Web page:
(Updated Feb. 24) Were the Solheim Cup points cut-off coming now instead of this summer, Kupcho would make the 12-player U.S. team that will take on the European squad in September. Team USA will be made up of the top seven players from the American Solheim Cup points list, the top two golfers from the Rolex Women’s World Rankings (of those not in the first seven in the Solheim standings), and three captain’s picks. Kupcho would earn the berth based on her world ranking (currently No. 20 and the fifth-highest American).
Regarding the Olympics, Kupcho is currently on the outside looking in, but is very much in contention for a U.S. berth. The top 15-ranked women’s players in the world are eligible for the golf competition at the Games, with a maximum of four per country. Besides the top 15, players invited will likewise be based on world rankings. Currently Nelly Korda (fourth overall), Danielle Kang (fifth), Lexi Thompson (11th) and Jessica Korda (17th) are the Americans ahead of Kupcho on the Rolex list.
Of course, the 2013 Solheim Cup was contested at Colorado Golf Club in Parker — and yes, Kupcho was there as a 16-year-old who at the time was attending Jefferson Academy. In fact, she remembers being on hand two days that week.
“I remember meeting (American stalwart) Stacy Lewis and she was really nice — the same way she is out on tour to everyone,” Kupcho said. “I remember watching and thinking how cool it would be to be in that spotlight and be able to play and compete, especially with so many fans and it being so competitive.”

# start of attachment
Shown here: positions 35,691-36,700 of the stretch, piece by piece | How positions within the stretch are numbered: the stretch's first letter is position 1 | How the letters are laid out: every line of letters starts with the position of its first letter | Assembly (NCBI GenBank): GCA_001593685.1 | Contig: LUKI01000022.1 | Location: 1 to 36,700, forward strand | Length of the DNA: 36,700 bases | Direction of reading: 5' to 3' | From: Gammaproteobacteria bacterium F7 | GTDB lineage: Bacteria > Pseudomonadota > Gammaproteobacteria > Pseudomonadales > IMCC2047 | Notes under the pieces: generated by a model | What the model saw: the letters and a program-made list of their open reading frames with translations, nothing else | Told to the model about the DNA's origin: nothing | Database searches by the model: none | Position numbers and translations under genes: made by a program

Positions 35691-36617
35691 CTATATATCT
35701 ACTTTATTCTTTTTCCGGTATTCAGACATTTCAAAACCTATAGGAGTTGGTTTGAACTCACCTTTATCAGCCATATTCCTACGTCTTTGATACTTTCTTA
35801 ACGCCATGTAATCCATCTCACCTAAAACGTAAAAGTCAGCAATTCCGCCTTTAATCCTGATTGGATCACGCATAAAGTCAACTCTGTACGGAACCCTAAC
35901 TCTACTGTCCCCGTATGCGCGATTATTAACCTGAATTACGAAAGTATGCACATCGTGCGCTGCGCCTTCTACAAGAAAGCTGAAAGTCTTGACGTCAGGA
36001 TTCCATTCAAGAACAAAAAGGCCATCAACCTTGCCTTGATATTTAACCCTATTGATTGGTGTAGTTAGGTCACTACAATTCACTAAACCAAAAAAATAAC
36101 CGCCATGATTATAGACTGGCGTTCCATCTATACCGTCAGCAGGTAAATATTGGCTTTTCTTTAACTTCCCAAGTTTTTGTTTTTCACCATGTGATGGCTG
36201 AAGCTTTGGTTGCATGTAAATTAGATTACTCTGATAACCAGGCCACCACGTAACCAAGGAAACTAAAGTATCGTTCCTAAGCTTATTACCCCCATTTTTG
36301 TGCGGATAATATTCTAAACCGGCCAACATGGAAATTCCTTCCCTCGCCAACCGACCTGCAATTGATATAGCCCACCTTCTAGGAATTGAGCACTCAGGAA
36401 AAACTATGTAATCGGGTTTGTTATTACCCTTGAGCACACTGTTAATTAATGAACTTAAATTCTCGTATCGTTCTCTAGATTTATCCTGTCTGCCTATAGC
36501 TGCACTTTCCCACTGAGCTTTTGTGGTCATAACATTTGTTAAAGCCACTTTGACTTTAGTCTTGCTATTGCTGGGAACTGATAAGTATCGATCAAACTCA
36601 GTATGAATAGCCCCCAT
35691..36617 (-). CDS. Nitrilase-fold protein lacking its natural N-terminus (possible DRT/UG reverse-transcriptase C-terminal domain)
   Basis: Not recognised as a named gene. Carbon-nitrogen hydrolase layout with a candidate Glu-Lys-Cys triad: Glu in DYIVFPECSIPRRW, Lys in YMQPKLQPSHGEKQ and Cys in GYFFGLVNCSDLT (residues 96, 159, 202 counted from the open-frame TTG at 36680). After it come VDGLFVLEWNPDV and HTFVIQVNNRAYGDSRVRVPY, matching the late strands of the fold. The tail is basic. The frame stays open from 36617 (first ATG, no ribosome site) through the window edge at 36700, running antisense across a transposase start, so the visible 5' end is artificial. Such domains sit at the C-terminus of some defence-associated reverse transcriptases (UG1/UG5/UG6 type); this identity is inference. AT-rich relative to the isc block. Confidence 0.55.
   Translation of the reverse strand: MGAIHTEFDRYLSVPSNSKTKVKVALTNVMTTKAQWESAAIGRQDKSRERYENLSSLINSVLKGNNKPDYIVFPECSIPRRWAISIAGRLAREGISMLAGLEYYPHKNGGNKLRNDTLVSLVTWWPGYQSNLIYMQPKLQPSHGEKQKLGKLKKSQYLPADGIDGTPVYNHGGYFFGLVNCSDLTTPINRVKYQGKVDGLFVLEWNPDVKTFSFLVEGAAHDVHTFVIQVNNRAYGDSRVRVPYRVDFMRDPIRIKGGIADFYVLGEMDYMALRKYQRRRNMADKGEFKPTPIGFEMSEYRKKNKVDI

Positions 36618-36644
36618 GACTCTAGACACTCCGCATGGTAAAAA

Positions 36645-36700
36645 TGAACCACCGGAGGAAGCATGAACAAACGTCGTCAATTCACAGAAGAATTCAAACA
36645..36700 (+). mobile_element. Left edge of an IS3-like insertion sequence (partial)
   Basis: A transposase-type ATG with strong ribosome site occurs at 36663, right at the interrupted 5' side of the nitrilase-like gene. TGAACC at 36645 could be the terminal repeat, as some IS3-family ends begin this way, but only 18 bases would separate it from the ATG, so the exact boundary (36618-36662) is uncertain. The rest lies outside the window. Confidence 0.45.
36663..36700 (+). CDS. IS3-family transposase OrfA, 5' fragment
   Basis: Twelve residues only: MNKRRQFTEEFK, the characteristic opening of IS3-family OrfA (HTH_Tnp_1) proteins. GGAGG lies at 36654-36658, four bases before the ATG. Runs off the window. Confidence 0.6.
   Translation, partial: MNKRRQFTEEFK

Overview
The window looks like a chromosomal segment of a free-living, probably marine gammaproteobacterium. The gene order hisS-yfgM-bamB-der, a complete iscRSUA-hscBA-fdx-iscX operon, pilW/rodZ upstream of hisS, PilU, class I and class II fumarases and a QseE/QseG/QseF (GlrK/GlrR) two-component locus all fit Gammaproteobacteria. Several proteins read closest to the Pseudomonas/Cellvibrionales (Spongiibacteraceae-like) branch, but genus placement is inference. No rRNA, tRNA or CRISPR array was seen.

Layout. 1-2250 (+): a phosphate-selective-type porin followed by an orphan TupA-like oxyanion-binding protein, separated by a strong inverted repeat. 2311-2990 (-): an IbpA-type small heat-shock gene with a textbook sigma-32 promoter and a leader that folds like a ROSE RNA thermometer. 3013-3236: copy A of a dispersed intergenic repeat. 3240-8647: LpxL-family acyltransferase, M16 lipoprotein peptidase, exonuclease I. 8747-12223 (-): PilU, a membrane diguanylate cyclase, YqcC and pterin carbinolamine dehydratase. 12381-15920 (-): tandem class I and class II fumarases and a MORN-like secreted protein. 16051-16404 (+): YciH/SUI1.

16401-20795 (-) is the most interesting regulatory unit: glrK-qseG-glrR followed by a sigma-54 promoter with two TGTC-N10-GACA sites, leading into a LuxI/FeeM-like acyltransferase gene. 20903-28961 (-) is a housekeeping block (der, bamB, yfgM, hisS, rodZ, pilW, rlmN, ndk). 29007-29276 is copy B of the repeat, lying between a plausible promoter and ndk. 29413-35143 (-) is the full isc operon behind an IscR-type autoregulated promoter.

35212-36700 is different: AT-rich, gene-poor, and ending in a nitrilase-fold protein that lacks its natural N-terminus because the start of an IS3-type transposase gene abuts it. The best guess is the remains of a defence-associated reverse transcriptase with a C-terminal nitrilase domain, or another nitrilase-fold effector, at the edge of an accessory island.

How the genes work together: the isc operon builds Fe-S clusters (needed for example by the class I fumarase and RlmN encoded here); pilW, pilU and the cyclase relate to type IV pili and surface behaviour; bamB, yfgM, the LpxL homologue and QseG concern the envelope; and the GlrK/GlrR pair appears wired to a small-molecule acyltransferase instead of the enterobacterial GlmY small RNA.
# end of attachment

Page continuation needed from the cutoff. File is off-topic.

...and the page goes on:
While the Olympic and Solheim Cup teams will sort themselves out over the next six months, Kupcho’s more immediate focus is starting off the 2021 with back-to-back LPGA events in Florida. The Gainbridge LPGA will be followed up by the LPGA Drive On Championship March 4-7 in Ocala.
Since formally joining the LPGA in late May of 2019, Kupcho has had two strong seasons on the circuit. The five-time winner of CWGA major championships finished 29th on the 2020 money list ($381,160) after being 39th as a rookie in 2019 ($525,432).
All told, she’s posted five top-7 finishes on the LPGA circuit, including a second and a seventh in majors.
“It’s definitely interesting because we had such a long break (Kupcho went six months last year with no LPGA tournaments due to Covid-19 safety concerns),” she said. “I definitely took advantage of that break and didn’t come out very strong (afterward, missing four cuts in her first five events). But it’s all a learning experience and realizing that offseason can be an offseason for a little bit, but there’s also a point where you have to get back to work. If you’re ever going to get better, you have to keep practicing. I think it was all learning. Having so much time off really showed that when I got back into tournaments.
“Your game isn’t going to get any better if you’re only practicing like three times a week.”